Parallels Between the Birth & Death of Jesus, Part 1: Mary's Pondering

I am so excited to spend this wonderful time of Advent together! I pray these four upcoming posts will encourage you and renew your sense of wonder.

This is the first of a four-part series concerning details surrounding the birth and death of Jesus Christ.

Have you ever pondered something? I’m not sure that in the age of instant access to information via our smartphones, which are always on our persons, that we often ponder anything anymore. Pondering requires stillness, and an almost daydream-like state of mind that we in 21st century western culture seem to devalue or, at the very least, undervalue. Even as I wanted to make precise my understanding of the word ponder, I opened a new window on my desktop and Googled it. We are a people who want instant answers, spontaneous understanding. Having said this, I reluctantly, guiltily, submit to you the definition of the word ponder:

to consider something deeply and thoroughly; meditate (often followed by over or upon).

to weigh carefully in the mind; consider thoughtfully

We can read of one woman who did ponder though. Mary, the mother of Jesus, was very present in both His birth, obviously, and at His death. Mary was the first to be visited by the angel, Gabriel, who had the express mission of telling her that she would bear the Son of God. Mary, the Bible tells us, was a thoughtful young woman. She pondered on all that Gabriel announced to her.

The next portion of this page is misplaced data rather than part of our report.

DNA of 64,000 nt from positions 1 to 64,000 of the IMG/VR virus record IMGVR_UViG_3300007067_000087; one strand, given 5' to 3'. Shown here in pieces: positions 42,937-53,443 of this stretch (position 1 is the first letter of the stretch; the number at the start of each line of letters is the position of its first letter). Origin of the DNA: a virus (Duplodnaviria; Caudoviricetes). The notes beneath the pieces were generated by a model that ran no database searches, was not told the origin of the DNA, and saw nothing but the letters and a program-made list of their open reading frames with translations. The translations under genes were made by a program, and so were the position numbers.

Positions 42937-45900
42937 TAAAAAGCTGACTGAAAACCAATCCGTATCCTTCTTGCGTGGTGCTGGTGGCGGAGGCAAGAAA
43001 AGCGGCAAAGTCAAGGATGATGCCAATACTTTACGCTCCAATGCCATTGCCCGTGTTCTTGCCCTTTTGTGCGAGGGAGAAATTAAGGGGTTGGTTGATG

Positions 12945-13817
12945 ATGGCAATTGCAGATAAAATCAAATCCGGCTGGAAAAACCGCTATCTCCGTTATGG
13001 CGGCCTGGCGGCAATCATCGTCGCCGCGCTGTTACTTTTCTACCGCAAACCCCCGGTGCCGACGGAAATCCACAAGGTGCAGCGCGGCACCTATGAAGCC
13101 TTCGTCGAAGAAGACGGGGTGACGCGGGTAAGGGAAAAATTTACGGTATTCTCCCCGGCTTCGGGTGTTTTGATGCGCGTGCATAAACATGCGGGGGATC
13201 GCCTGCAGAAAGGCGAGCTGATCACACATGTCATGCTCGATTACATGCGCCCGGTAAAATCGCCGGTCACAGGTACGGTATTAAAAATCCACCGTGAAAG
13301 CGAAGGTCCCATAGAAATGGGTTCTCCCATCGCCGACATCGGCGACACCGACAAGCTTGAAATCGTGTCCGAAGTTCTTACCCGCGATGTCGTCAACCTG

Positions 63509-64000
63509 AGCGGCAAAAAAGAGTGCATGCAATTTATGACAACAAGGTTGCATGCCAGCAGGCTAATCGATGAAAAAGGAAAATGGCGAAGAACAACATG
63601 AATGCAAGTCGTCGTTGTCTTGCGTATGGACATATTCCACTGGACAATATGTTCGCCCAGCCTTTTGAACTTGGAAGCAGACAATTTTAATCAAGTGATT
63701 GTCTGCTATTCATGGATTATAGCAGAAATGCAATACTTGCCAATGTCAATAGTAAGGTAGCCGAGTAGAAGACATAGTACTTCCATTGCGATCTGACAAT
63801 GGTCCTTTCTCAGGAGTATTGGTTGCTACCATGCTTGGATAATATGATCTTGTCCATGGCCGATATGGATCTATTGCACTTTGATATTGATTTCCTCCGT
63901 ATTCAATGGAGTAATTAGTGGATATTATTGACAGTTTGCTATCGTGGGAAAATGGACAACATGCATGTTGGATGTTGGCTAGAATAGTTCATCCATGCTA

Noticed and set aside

And coming to her, the angel said, “Greetings, favored one! The Lord is with you.” But she was greatly perplexed at what he said, and kept carefully considering what kind of greeting this was. Luke 1:28-29

Mary had nine months to think upon this greeting and its implications.

After Jesus was born in Bethlehem, a heavenly army of angels visited some humble shepherds in a nearby field to proclaim His birth. They decided to pay a visit to the Son of God, and went to the place where the Baby was with His family. The shepherds told Mary and Joseph all about the angelic announcement. The Bible tells us that all who heard (apparently they also told others) were astounded and filled with wonder. Mary, the thinker, the ponderer, responded a bit differently.

When the angels had gone away from them into heaven, the shepherds began saying one to another, “Let us go straight to Bethlehem, and see this [wonderful] thing that has happened which the Lord has made known to us.” So they went in a hurry and found their way to Mary and Joseph, and the Baby as He lay in the manger. And when they had seen this, they made known what had been told them about this Child, and all who heard it were astounded and wondered at what the shepherds told them. But Mary treasured all these things, giving careful thought to them and pondering them in her heart. Luke 2:15-19

This had to seem to Mary like a confirmation of what was pronounced by Gabriel nine months earlier. It must have been another piece to the puzzle, another dot to connect in this mysterious narrative. It would have been a lot to take in, and so naturally Mary would have needed to ponder and give careful thought to it all. There was still so much that would have seemed unclear and confusing. Gabriel announced that her Son would be given the throne in the lineage of David, and that He would reign over Israel. There was no clear explanation as to how that would happen. Certainly neither she nor her husband, Joseph, were wealthy or influential or connected. Yet here was another heavenly announcement, this time, given through lowly shepherds. Careful pondering was called for.